Transcript of "201306 CIO NET The Value of IT Frameworks"
The Value ofIT FrameworksRecent views from Chief Information OfficersResults from the CIONET survey of European CIO’son the business value of IT FrameworksWhat’s next.
Table of Contents_Introduction ................................................................................. 31. IT FrameworksCOBIT.......................................................................................4ISO 27001 - Information Security......................................6ISO20000 - ITIL.....................................................................72. The Survey ResultsIT Governance .......................................................................8Information Security ............................................................12Service Delivery......................................................................163. Comparison to other international surveys .................. 184. The Case StudiesIT governance and managementat Atos Worldline....................................................................20IT Service Delivery at M-Team ...........................................21Information Security at Dexia.............................................215. Major Findings .................................................................... 226. Conclusion .......................................................................... 232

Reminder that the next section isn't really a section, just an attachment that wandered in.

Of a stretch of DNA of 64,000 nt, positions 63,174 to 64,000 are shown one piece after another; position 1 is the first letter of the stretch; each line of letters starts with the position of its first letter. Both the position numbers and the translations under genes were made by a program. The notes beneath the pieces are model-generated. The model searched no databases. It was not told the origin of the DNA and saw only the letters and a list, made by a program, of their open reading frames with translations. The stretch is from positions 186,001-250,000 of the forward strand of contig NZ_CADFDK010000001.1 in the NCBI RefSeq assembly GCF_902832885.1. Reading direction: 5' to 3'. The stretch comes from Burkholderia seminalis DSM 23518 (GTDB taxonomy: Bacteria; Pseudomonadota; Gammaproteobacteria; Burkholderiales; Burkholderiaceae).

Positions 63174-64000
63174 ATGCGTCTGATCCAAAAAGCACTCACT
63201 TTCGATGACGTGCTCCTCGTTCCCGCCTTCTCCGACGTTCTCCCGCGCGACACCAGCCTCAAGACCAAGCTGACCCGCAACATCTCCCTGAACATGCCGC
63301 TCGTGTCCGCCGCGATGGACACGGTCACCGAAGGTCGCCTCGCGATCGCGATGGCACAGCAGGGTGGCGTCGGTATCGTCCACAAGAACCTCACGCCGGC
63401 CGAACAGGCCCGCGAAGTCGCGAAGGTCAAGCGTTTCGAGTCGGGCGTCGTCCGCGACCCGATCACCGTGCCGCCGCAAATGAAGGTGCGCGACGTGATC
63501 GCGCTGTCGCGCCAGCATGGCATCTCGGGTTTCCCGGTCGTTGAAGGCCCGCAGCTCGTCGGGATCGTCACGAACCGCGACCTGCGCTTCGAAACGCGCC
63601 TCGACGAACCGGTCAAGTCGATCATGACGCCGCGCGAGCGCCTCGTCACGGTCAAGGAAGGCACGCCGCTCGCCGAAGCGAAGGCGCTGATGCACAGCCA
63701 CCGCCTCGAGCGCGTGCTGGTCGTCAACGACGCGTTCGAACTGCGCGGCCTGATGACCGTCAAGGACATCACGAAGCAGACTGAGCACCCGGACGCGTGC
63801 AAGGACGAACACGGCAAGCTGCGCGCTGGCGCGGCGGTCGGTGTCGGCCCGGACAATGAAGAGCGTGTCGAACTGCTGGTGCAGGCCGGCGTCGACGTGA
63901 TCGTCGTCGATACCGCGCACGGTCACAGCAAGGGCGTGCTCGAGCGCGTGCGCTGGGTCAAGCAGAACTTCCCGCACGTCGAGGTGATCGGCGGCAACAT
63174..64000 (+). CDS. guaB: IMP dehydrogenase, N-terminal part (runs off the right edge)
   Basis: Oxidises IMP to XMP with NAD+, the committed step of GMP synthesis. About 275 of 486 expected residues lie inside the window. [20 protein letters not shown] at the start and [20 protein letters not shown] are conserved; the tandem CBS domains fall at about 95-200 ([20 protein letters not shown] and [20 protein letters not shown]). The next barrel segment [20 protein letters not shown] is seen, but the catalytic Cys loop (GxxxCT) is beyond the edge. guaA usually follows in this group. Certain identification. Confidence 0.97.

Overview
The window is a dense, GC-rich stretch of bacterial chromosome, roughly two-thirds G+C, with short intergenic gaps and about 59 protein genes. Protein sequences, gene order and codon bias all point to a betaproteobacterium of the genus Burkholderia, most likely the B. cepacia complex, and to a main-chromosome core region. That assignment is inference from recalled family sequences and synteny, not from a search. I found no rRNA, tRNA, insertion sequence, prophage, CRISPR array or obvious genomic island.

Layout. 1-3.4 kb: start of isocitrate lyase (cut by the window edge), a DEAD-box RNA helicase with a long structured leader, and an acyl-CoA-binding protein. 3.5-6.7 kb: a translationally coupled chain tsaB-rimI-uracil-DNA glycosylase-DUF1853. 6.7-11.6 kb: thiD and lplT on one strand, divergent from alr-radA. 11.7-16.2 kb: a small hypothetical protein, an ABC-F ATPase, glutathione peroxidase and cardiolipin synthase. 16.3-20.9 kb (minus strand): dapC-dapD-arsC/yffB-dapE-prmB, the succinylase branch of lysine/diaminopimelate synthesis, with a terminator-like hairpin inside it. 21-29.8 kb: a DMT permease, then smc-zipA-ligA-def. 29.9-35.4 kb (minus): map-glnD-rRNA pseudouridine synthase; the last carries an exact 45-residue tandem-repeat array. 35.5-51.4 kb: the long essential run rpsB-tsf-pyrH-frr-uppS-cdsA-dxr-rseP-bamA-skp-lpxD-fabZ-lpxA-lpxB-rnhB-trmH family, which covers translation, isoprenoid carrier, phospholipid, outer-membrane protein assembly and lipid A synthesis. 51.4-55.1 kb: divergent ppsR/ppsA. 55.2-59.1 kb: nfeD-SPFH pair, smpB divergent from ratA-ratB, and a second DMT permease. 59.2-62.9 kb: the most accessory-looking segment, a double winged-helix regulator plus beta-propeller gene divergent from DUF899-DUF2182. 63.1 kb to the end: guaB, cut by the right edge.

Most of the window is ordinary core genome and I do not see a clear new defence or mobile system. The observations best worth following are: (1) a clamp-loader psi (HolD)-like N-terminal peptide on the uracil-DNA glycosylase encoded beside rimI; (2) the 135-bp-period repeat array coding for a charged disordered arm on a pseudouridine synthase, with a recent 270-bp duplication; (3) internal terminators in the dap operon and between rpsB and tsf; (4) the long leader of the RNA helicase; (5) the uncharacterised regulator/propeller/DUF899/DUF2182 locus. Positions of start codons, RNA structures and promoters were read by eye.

In an environment where new businessdemands, stringent industry-specificregulations, and risks emerge every day,maximizing the value of intellectualproperty, managing information riskand security, and assuring compliancethrough effective enterprise govern-ance of IT, have all emerged as missioncritical issues for all size and all industryenterprises worldwide. Several frame-works to support these enterprise chal-lenges emerged some 20 years ago andwhile they have evolved they increas-ingly maintained they would createvalue for the enterprise. But do they?CIONET is the biggest community of ITexecutives in Europe. Bringing togetherover 3500 CIOs, CTO’s and IT directorsfrom wide ranging sectors, cultures,academic backgrounds and genera-tions, CIONET’s membership representsan impressive body of expertise in ITmanagement. CIONET’s mission isto feed and develop that expertise byproviding top-level IT executives withthe resources they need to realise theirfull potential.The CIONET community maintainsclose ties with both corporate and aca-demic worlds, helping to foster the kindof creative thinking that fuels innova-tion in IT. Every year, CIONET activelysupports a number of research projectsand, e.g., trends surveys on a range oftopics developed in consultation withour advisory boards.For the needs of this report, 56 enterpris-es of varying size and industry respondedto the survey and provided detailed in-formation on usage, actual and expectedbenefits, and actual and expected costsof IT frameworks used for__ IT Governance__ Information Security__ Service DeliveryIn addition to the traditional ‘Majorlessons learned’, the survey exploredthe reason and degree of adoptionof frameworks, their expected costand benefits and the actual costs andbenefits.3Company StaffIT Users<500 501-1000 1001-5000 5001-1000010001-5000050000+ServicesConsumer Goods & RetailTechnology & TelecomIndustrials & ManufacturingUtilities & EnergyFinancialsHealthcareGovernmentOtherBelgiumOtherU.K.ItalyNetherlandsSpainIntroductionEnterprise SizeIndustryGeography53212274813